8 Hacks to Crack the Impossible Parenting Code
It’s no secret that you need to get really creative when dealing with kids of all ages. That’s why parents stick together and share their most valuable life hacks in hopes they will help others too. And we compiled them for your sake.
1. Instead of making threats to your kids when they don’t want to do something, make everything seem like a fun game.
Imagine the situation: you need to go somewhere by car and your kid refuses to get in their car seat. It’s natural to get annoyed at this and start making threats, like, “If you don’t get in there right now, I will never buy you toys again,” to get your child to do what you want out of fear. But instead, turn this into a game! For example, you can say, “Let’s see if you can get in this seat in 5 seconds! Ready? 1, 2, 3...”
2. If you don’t want your child to go to a certain part of a room, mark it off with a tape and tell the kid it’s a danger zone.
You may not want your kid to run around the kitchen while you are cooking or in general (there are knives there, after all). Use painter’s tape (or anything else that comes to mind) to mark the part of the room as “off-limits” and tell your kid it’s a space only for adults, and if a kid steps foot there, then something bad will happen.
3. Instead of saying threatening sentences that start with “if,” start saying nice-sounding sentences that start with “when.”
Let us elaborate a little further. “If you don’t clean your room, you won’t be allowed to watch TV tonight,” is phrased like a threatening demand, in hopes that the child will clean their room out of fear. There is a nicer way to say this exact thing: “When you clean your room, you can watch TV tonight.” The child will respond better to the sentence that makes it sound like there will be a reward for their efforts.
4. Make a funny noise as your kid falls so they will laugh instead of cry.
For your toddler, learning how to walk can be a time when they fall a lot, but there is no need to make a big deal out of every little bump. It’s best if you make a funny noise as they fall: it will make your child laugh instead of cry.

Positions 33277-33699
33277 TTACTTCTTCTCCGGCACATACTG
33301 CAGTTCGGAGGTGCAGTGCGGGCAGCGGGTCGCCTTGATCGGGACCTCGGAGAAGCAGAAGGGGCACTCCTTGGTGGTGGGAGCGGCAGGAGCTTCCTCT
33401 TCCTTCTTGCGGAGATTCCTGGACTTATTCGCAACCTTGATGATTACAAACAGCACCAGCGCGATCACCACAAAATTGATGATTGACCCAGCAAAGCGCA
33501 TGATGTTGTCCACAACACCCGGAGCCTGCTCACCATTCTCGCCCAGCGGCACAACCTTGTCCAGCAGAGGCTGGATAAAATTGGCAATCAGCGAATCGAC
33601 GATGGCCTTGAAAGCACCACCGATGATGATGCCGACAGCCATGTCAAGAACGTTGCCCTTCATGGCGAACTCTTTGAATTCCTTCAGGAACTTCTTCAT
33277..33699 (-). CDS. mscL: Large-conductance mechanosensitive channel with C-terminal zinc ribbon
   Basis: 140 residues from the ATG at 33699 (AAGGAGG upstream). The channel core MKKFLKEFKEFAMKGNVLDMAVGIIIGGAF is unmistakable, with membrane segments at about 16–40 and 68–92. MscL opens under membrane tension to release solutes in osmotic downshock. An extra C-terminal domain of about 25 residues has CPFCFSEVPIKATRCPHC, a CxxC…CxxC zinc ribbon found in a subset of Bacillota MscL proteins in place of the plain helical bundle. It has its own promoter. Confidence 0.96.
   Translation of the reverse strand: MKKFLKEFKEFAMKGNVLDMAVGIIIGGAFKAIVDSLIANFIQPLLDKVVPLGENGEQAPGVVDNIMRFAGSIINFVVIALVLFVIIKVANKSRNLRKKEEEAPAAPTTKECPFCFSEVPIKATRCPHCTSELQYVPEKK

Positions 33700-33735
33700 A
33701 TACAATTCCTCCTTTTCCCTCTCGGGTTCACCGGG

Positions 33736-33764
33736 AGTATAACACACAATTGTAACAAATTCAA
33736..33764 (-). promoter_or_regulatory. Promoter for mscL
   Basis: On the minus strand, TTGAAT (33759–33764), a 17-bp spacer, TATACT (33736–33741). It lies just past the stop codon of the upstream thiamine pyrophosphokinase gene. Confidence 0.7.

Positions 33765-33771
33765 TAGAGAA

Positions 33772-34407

5. To make your kid leave the playground easily, do the following steps.
1. Let your kid know how much time they have left on the playground (for example, 5 minutes) and stick to it. Don’t say, “We will be leaving in 5,” and spend an extra 15 minutes on your phone.
2. When the time is almost up, notify them by saying they have (for example) 10 seconds left. Use these 10 seconds either to cheerfully suggest they slide one more time or to suggest they run to the car as a part of the game.
3. Make going home sound appealing. For example, ask them what music they want to listen to in the car so the kid has something to look forward to, even though their playtime is over.
6. Ask your kid to make a list of things they want to get before going to the store, just like an adult would do.
To save some money and avoid your kid having a meltdown at the store because you refuse to buy something for them, ask them to make a list of things they want to buy beforehand. Let them include things that would normally be on your list, like, for example, fruit. Tell the kid that this is all you’re going to buy, and if they see something else they want, they can add it to the list next time.
At the store, have your kid put their items in the cart by themselves. You can also look at some item and say, “I really want to buy it, but it’s not on my list,” so your kid doesn’t feel alone.
7. To give your kids extra motivation to clean, say there are 5 bucks hidden under one of their toys.
Money will give your kid extra motivation to clean up: they will pick up the toys in an effort to find the money. Whether you actually hide the money somewhere in their room is up to you.
8. If your kid is always losing the lids of markers, tape all the lids together.
This way, your kids will still be able to take out the markers they need, and when they are done using them, they all go in the same spot.